Update 9/18: Boston College has announced its own “Eagles for Equality” initiative. The group’s mission “is to build a more inclusive environment for all marginalized student-athletes, and to improve their experience.” The committee will comprise of 14 student-athletes and is led by BC volleyball’s Jewel Strawberry. The committee’s first action has been creating an “Equals for Equality” log “will be worn by BC student-athletes throughout the year on select team-issued apparel.”
Following months of ongoing protests regarding police brutality and discrimination against BIPOC individuals in America and beyond, and just weeks after many professional athletes chose to postpone games to bring awareness to Black Lives Matter, the ACC Committee for Racial and Social Justice has announced it’s initial plans for 2020.
The major initiatives include mandatory annual diversity training for athletes and staff, the creation of an “ACC unity symbol”, and a “unity statement” to be read before all games. The unity statement is as follows: ”We, the ACC, are committed to seeing each other as equals, supporting each other, and treating each other with respect and dignity at all times, recognizing that our differences don’t divide us, but they make us stronger.”
The committee is also responsible for the ACC agreeing to recognize Juneteenth as a holiday, for finding ways to help increase voter education and registration amongst players and fans, and initiating new partnerships with local organizations.
This is a great start, and it is wonderful to see the ACC talking challenging racism and discrimination. However, this initial press release does bring up some questions due to its lack of detail. In regards to diversity trainings: who will be running them, what will they consist of, and how does the ACC plan to encourage anti-racist learning past a once a year event? Being anti-racist (or anti-sexist or anti-homophobic or anti-ableist) is an ongoing process, not something that can be fixed in a day. Additionally, one would hope that individual schools will soon be updating their communities on specific partner organizations they plan to work with and how they plan to accomplish this while social distancing rules remain in effect.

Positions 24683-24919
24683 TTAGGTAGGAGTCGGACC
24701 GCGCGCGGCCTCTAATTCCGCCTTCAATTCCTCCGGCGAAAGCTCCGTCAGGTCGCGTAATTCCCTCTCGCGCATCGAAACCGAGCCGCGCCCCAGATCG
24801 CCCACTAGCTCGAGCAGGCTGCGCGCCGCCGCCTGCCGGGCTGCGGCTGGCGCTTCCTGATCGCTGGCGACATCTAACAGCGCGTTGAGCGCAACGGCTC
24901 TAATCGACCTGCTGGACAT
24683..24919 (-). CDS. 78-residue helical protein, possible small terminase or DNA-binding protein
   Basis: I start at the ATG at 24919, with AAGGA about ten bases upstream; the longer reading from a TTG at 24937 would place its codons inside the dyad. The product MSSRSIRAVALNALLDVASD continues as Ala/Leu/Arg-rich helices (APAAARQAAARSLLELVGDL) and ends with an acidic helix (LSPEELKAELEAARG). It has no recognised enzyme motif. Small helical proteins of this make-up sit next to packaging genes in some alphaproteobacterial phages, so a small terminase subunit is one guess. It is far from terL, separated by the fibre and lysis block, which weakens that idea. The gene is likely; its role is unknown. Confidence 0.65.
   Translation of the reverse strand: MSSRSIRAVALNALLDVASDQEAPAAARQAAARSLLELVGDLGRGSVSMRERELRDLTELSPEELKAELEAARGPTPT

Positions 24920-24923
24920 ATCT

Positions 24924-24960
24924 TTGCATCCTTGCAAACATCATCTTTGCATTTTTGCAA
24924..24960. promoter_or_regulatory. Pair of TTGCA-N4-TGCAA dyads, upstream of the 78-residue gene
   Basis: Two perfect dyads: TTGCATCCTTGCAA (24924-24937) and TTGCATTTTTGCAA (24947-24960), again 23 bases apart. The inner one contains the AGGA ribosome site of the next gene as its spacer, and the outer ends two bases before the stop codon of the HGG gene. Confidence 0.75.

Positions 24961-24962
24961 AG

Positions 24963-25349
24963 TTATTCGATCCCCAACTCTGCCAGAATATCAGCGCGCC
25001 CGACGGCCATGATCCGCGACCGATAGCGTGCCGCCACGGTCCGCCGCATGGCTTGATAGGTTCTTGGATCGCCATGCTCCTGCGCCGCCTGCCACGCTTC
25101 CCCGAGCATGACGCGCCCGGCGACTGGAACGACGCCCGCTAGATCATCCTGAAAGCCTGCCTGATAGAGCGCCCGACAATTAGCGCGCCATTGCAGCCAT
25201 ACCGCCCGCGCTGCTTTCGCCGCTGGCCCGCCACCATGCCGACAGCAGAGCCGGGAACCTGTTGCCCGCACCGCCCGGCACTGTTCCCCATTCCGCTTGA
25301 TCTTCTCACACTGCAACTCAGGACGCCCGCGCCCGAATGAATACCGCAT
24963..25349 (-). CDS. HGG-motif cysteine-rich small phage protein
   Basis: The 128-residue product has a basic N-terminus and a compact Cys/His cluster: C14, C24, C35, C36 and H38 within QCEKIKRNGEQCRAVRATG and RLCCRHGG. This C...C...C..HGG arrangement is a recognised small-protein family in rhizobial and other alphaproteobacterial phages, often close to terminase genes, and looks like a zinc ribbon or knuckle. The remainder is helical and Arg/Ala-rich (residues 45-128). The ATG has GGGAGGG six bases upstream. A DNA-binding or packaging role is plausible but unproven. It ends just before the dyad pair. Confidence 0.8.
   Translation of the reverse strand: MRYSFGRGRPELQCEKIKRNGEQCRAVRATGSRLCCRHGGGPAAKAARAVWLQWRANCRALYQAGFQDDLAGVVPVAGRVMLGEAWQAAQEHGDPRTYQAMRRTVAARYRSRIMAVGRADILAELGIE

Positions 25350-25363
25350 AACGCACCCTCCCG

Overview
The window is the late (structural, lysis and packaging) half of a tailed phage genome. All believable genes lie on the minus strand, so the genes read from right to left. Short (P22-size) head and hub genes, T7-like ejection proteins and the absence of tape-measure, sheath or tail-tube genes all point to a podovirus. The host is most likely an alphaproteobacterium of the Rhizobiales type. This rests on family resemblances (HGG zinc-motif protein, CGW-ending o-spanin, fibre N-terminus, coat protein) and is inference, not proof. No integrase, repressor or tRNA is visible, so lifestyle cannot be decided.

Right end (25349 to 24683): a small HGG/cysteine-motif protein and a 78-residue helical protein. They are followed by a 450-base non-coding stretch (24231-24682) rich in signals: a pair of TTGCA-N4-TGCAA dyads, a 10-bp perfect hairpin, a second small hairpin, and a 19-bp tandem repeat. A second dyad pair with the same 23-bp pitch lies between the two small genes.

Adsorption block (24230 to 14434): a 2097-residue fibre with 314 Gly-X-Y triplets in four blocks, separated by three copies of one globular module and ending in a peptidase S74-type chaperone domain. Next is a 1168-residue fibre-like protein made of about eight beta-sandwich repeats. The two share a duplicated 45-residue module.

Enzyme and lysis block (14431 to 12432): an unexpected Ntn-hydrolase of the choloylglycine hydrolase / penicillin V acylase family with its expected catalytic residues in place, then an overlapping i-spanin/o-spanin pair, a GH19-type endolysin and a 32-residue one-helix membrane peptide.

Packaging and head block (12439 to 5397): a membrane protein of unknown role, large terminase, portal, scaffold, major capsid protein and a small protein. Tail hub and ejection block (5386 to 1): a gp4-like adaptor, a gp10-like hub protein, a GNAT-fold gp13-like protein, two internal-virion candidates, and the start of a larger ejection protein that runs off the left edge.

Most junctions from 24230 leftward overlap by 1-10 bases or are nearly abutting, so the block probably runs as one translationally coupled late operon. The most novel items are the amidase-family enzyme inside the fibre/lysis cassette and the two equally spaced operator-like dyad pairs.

It is also disheartening that nowhere in the press release or the unity statement is the phrase “Black Lives Matter” mentioned. Active anti-racism requires an acknowledgement that we are in the midst of ongoing protests and activism specifically motivated by the murders of numerous Black Americans. Generic statements about community unity risk coming off as empty and out of touch.
Hopefully Boston College will continue to listen to the student athletes that have been speaking up and doing the work, such as volleyball’s Gabrielle McCaa, the BC football team which recently took a day off of practice to discuss racism, the men’s basketball players who have vowed to all get out and vote, and the women’s basketball players and staff members who have continued to speak out and propose change after making this statement early in the protests.